Finally it was OPERATION GOODWOOD which led to the liberation of Caen. After American and RAF aerial bombing and a massed armoured advance, the city was at last in British and Canadian hands on 18th July. Although the city itself was widely devastated, troops report French citizens coming out in celebration once they knew the main battle was over.
“In the early morning, the German troops became very active. For many hours, convoys of military lorries, soldiers, ammunition, ambulances, canons of all kinds and infernal noisy tanks were moving in the direction of Caen. It was midday before we could get any information. The first refugees from Caen arrived, fleeing the intense bombardment. They were completely exhausted and the news they brought from the city was worse than we could ever have imagined.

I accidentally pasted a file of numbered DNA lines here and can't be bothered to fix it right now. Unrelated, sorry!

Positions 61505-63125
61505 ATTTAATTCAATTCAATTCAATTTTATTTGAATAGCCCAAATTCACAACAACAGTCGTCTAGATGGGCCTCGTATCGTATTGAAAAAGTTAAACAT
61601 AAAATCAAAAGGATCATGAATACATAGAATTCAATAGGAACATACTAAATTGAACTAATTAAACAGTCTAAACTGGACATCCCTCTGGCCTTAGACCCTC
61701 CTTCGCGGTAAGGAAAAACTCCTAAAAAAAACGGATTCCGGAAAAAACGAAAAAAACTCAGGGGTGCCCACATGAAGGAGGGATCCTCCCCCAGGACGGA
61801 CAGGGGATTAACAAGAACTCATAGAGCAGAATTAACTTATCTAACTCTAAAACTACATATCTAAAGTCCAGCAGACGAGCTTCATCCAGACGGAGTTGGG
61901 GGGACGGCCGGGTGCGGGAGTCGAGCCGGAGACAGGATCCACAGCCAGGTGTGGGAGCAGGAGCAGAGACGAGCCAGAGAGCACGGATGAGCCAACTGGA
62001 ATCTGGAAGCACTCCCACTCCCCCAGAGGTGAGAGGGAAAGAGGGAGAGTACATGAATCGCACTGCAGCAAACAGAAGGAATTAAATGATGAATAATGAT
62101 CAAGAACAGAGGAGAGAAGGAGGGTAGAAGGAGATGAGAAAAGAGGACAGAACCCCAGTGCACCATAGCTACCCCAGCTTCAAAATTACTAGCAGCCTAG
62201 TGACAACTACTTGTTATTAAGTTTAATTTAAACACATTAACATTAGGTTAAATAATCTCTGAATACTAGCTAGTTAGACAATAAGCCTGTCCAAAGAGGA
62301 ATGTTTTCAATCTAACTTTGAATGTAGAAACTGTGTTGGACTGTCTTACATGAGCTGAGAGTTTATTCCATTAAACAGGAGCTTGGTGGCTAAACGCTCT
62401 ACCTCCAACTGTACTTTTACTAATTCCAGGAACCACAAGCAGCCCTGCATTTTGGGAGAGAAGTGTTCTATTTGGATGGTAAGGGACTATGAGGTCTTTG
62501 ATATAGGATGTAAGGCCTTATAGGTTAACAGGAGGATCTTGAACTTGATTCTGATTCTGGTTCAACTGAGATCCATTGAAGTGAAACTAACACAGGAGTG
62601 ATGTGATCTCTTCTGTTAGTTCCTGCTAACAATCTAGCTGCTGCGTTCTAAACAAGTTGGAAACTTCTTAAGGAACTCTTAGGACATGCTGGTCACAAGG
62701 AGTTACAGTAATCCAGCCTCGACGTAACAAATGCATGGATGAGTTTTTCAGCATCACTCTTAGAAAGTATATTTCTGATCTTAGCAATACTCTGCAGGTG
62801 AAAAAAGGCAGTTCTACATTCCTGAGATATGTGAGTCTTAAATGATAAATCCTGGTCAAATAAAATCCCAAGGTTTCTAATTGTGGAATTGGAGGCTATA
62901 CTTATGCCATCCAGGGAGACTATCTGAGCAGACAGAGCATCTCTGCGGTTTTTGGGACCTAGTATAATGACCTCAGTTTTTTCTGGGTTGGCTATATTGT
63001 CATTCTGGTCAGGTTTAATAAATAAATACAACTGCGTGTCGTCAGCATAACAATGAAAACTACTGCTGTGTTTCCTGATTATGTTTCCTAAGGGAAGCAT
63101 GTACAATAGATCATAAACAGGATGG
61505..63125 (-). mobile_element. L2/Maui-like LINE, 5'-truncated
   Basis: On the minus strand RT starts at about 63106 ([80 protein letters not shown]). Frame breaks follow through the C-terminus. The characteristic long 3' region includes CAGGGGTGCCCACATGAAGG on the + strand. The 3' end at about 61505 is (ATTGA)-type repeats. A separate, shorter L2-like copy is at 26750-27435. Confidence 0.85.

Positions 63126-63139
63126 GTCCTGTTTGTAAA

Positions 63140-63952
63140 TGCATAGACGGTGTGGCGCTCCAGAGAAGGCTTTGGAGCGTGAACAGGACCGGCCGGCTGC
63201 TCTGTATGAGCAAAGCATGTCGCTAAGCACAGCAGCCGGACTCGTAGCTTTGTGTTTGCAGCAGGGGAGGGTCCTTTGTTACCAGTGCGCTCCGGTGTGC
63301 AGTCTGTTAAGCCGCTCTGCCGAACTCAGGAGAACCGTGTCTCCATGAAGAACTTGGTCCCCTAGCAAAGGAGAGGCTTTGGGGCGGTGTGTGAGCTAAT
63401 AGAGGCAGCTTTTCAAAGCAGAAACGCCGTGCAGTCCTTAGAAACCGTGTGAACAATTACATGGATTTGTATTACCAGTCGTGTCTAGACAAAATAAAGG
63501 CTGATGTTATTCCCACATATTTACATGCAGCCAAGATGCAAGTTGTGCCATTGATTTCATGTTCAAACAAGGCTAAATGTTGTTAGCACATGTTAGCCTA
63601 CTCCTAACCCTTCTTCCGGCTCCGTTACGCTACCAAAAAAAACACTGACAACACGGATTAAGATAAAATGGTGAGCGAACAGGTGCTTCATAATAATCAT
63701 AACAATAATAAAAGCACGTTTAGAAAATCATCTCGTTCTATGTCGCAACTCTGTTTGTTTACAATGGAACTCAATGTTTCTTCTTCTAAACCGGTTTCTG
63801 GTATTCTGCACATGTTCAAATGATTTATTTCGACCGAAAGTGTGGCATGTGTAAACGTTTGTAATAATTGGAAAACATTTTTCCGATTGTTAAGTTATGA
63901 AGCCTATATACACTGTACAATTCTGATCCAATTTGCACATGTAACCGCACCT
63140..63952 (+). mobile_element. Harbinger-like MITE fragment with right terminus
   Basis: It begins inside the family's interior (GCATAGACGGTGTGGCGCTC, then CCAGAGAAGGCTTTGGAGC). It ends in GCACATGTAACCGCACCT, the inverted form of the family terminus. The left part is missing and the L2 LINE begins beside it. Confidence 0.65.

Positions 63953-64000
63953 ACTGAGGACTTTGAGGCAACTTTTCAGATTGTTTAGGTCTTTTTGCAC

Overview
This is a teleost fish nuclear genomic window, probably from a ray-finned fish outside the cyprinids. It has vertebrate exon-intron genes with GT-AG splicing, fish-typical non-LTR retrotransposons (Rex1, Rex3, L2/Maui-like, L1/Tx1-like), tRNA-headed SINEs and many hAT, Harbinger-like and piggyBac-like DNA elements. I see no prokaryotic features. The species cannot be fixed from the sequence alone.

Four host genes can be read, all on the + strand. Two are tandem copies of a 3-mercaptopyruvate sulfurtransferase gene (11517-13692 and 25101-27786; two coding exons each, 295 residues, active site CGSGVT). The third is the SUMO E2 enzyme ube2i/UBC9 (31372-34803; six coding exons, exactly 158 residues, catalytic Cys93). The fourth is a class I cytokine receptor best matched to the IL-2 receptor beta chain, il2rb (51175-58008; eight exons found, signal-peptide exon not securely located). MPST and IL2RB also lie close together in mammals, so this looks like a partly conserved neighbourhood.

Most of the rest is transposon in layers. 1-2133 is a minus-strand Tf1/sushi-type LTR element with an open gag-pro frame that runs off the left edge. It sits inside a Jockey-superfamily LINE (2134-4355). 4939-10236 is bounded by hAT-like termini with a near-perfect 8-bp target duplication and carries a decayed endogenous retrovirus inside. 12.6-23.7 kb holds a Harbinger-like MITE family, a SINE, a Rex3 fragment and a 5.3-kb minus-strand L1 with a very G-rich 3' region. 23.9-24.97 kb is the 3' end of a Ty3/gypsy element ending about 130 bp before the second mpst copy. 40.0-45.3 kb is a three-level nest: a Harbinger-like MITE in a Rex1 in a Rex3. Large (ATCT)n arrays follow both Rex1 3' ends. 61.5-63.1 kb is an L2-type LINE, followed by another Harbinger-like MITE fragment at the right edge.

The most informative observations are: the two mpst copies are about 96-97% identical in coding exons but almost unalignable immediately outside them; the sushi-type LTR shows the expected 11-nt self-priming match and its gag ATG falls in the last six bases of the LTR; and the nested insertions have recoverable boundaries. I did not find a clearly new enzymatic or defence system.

“They said the town was completely bombed out, standing in fire. The smoke was so thick one couldn’t breathe and there were already a few ten thousand victims. Yes, it seemed the Allied troops had landed, but they were in a terrible situation and with heavy losses they were ready to turn back!”
OPERATION COBRA was the codename of the American offensive to drive deep into Normandy. Under command of Lieutenant General Omar Bradley, the US 1st Army grasped the opportunity to launch their offensive whilst enemy forces were fully occupied in defence of Caen. The Americans had been held in the Cotentin Peninsula by organised and strong resistance put up by the defending German Army.
The Americans were having their first taste of the Normandy Bocage countryside and wanted to break out to clear their flanks. Wet weather and storms had made the countryside resistant to movement. The offensive started slowly on 25th July but built momentum as the overwhelming resources forced the defending German Army into retreat towards the Seine. The bloodiest phase of the battle raged during early August in the area around Mortain and Avranches.